Frequently asked questions about divorce in Delaware

Individuals who are considering divorce often feel uncertain about the future. After all, the end of a marriage often results in changes in parenting time, financial issues or even a move to a new home or city.

Prepare for the next steps by understanding the laws governing divorce in Delaware. You can file here if you and/or your spouse has been living in the state for a minimum of six months, including members of the military living here on duty.

How long does it take to get a divorce?

Couples must live separately for at least six months before filing for a divorce in Delaware. However, the court will waive this separation period if you have evidence of misconduct in the marriage. Actions that constitute misconduct include:

• Desertion
• Infidelity
• Psychological abuse
• Physical abuse

What is the process of divorce in Delaware?

Either spouse can file a petition for divorce in the county where he or she resides. If the other spouse contests the divorce, the court will schedule a hearing. If the other spouse agrees to the divorce or does not file an answer within 20 days of receiving notice of the divorce petition, the court considers the divorce uncontested.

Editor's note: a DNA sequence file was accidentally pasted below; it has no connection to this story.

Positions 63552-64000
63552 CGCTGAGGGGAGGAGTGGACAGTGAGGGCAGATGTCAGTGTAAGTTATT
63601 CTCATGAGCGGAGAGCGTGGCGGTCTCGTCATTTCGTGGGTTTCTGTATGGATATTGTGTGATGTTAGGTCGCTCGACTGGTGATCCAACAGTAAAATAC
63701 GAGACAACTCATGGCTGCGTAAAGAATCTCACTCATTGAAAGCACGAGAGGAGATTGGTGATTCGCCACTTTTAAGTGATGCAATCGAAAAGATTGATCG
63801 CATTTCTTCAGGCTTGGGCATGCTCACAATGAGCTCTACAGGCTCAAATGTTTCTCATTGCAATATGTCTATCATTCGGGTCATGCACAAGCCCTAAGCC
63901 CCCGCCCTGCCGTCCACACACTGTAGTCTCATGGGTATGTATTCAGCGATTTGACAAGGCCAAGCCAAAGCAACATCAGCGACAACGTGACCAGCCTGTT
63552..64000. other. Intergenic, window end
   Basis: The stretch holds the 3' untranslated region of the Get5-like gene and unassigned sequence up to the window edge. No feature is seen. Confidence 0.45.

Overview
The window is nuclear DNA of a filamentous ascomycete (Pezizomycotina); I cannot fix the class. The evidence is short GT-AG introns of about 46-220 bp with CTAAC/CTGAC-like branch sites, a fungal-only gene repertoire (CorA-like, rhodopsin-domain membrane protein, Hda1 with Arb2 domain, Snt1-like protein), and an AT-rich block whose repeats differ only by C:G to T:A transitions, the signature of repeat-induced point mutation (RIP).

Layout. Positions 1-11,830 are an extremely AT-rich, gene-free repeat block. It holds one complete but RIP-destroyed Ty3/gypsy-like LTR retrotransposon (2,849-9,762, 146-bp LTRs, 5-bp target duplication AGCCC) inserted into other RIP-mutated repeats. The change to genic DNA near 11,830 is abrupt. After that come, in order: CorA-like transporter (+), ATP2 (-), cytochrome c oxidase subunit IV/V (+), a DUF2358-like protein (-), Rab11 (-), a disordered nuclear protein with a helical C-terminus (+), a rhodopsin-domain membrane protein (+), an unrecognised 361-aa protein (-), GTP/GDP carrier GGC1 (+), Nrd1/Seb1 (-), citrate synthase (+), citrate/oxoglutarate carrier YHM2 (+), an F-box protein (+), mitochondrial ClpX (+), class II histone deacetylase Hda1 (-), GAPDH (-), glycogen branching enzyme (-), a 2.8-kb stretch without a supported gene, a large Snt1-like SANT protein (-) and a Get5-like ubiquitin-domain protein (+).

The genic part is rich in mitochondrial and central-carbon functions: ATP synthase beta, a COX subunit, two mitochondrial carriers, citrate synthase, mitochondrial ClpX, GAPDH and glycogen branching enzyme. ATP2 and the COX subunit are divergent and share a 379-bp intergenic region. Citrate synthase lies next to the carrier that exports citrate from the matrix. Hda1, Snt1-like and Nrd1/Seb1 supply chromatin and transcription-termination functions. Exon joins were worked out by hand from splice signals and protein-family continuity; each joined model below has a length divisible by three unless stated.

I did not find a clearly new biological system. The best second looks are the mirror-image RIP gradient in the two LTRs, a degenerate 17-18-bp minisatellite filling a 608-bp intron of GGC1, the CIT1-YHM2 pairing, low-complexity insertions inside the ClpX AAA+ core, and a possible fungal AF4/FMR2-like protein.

How does child custody work in Delaware?

Parents who are divorcing must attend an approved parent education class and provide the court with a completion certificate. If they cannot agree on a shared custody schedule, the court will decide based on the best interest of the child. This standard considers the following:

• The wishes of the child if he or she is 5 or older
• The wishes of the parents
• History of domestic violence, abuse and/or criminal behavior
• The child’s ties to his or her home, school and community
• The child’s relationship with other family members
• The physical and mental health of both parents
• Each parent’s history of fulfilling parental responsibilities

Adultery and other acts of marital misconduct do not influence the court’s custody determination. The court determines child support separately from child custody depending on the income and standard of living of each parent as well as the amount of parenting time.